Directed by: Christopher Nolan

Starring: Fionn Whitehead, Tom Glynn-Carney, Jack Lowden, Harry Styles, Aneurin Barnard, James D’Arcy, Barry Keoghan, Kenneth Branagh, Cillian Murphy, Mark Rylance, Tom Hardy

Rotten Tomatoes: 92%                                                            Empire: 5 Stars

 What has the director done before?
Christopher Nolan is one of the most illustrious directors of our time and with his new film, Dunkirk he has solidified his place in the Hollywood hills with the likes of Spielberg, Scorsese and Burton. A place that is rightly earned, while Spielberg might have ruled the late 80’s and the 90’s Nolan has been the director of the 00’s incrementally getting better and raking in more cash after each film. Nolan is probably most known for directing the Batman Dark Night Trilogy (Batman Begins, The Dark Night, The Dark Night Rises) which had a box office taking of $1.2 Billion dollars which has aided in making him one of the highest grossing directors in history. Before Dunkirk he most recently directed the space and time Odyssey Interstellar and the dream bender Inception, his films have the ability to capture the minds and the wallets of the people.

Christopher Nolan has to be commended for his earlier hits which demonstrated his ability to tackle various film genres for example films like Memento, Insomnia and The Prestige all deserve to be re-watched. There is a particular style of Nolan’s films, his films are always mildly surreal but are always displayed with a touch of realism, the minimal use of special effects makes his films very realistic and also very expensive to make. This attention and specificity to detail and realism in both the characters and the worlds which they inhabit are what makes his films so enthralling. Nolan’s movies are almost scientific in their explanation of storyline that you always believe that they could or did happen.

Was it as good as the critics say?
As expected critics are raving about the film, with some calling it Nolan’s best work being a visionary and technical masterpiece and there isn’t much denying that. Dunkirk was shot using IMAX cameras and was released in three different formats (IMAX, 70 mm and 35 mm film) and had a fantastic array of aerial sequences prompting critics to call it one of the greatest war films ever made. This is where the hype train needs to slow down with films like Dunkirk it is too easy for critics and audiences to jump on and a year later no one will be talking about the movie. Dunkirk probably isn’t the greatest war film ever made (yes, I said it) but it does offer an interesting perspective on the war as it focuses more on the soldiers and civilians experience rather than the battles themselves. Emotional and realistic story lines are something that can get lost in the violence, gore and patriotic music of traditional war movies.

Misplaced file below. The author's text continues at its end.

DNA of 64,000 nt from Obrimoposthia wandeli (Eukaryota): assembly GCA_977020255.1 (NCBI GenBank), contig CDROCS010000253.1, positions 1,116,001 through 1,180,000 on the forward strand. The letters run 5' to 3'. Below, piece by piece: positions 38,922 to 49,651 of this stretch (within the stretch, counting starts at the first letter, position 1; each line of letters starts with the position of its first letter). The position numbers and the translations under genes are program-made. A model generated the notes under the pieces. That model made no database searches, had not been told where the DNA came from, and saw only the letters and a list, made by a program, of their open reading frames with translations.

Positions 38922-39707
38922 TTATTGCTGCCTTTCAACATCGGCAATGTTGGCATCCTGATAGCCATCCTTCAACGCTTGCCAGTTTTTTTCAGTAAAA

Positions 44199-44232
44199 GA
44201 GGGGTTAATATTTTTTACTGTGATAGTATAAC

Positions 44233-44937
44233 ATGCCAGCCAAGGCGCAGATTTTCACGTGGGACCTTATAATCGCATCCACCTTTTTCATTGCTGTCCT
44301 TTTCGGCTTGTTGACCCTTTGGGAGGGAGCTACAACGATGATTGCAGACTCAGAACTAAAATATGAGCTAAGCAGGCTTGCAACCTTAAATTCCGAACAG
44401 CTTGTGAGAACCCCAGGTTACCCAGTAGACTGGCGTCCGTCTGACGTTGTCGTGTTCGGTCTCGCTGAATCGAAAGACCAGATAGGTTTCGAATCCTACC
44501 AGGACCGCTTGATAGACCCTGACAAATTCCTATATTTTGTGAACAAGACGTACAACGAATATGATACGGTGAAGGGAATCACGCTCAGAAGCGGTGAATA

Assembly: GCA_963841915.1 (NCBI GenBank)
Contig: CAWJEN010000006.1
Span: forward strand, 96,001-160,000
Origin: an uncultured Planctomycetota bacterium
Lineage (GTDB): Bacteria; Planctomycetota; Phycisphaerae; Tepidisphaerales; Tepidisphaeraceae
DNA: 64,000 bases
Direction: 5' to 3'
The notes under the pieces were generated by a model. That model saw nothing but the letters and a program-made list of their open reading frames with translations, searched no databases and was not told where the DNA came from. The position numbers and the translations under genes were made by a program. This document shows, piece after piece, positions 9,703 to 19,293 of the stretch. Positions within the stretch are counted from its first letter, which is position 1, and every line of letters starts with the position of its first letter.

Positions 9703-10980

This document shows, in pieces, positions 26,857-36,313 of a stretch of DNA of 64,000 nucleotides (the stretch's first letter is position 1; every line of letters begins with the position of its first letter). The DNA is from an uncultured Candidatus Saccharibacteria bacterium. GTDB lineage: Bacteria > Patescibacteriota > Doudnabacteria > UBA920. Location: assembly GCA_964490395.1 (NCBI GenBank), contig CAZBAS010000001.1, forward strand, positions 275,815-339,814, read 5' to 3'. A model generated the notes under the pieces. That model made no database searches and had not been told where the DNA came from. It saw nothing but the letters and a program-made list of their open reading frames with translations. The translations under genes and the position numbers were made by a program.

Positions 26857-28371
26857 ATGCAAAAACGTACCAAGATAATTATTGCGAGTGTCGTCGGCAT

Something to keep in mind is that a good judge of a film is by how re-watchable it is to the audience, think about Titanic it is 3 hours long yet people watch it over and over again. Titanic has an intangible allure in story and vision that keeps you coming back for more, with Dunkirk. However, I was quite satisfied with the first viewing but wonder when I will watch it again.

Who gave the best performance?
Dunkirk is made up of small stories of heroism and struggle during the evacuation period of Dunkirk in 1940 with the older actors such as Cillian Murphy, Tom Hardy and Mark Rylance each having their separate story lines.  It is hard to put a spot line on one performance as they were all great as the film had minimal dialogue a significant portion of the movie was communicated through expression and action rather than words, so it takes a good set of actors to display a story without the words.

The established actors are supported by younger talent, such as Fionn Whitehead who plays Tommy who is the first soldier we are introduced to at the beginning of the film and whose storyline the film focuses on the most. Dunkirk marks the acting debut of Harry Styles who plays a frustrated soldier Alex on a mission to get off the beach, Harry Styles does a great job, but it is hard to detach the idea of Harry Styles the pop star from the character which makes his casting mildly distracting.

Watch in the cinema or watch on DVD?
Christopher Nolan is not a big fan of Netflix and is a staunch supporter of theatrical releases and films being shown in large screen cinemas, hence shooting Dunkirk with IMAX cameras. Dunkirk, more than any other film, was made specifically for the cinema screen so unless you have an in-home cinema you should probably watch it in the cinema where you can experience the film as the director intended in all its visual glory.

Could it have been better?
It would be tough to find fault with Dunkirk, the different interwoven human storylines make it an emotional journey and visually you are transported to Dunkirk with the cold grey clouds and sea, soldiers dying as they try to escape, it is hard not to feel miserable. This is a very British war film missing the gung-ho of Saving Private Ryan which perhaps is a good thing, and maybe I am conditioned to the Americanised war films, but a pinch of gung-ho ness might have added an extra layer of depth to the movie, but also may have distracted from the story.



Leave a Reply

Fill in your details below or click an icon to log in:

WordPress.com Logo

You are commenting using your WordPress.com account. Log Out /  Change )

Google+ photo

You are commenting using your Google+ account. Log Out /  Change )

Twitter picture

You are commenting using your Twitter account. Log Out /  Change )

Facebook photo

You are commenting using your Facebook account. Log Out /  Change )


Connecting to %s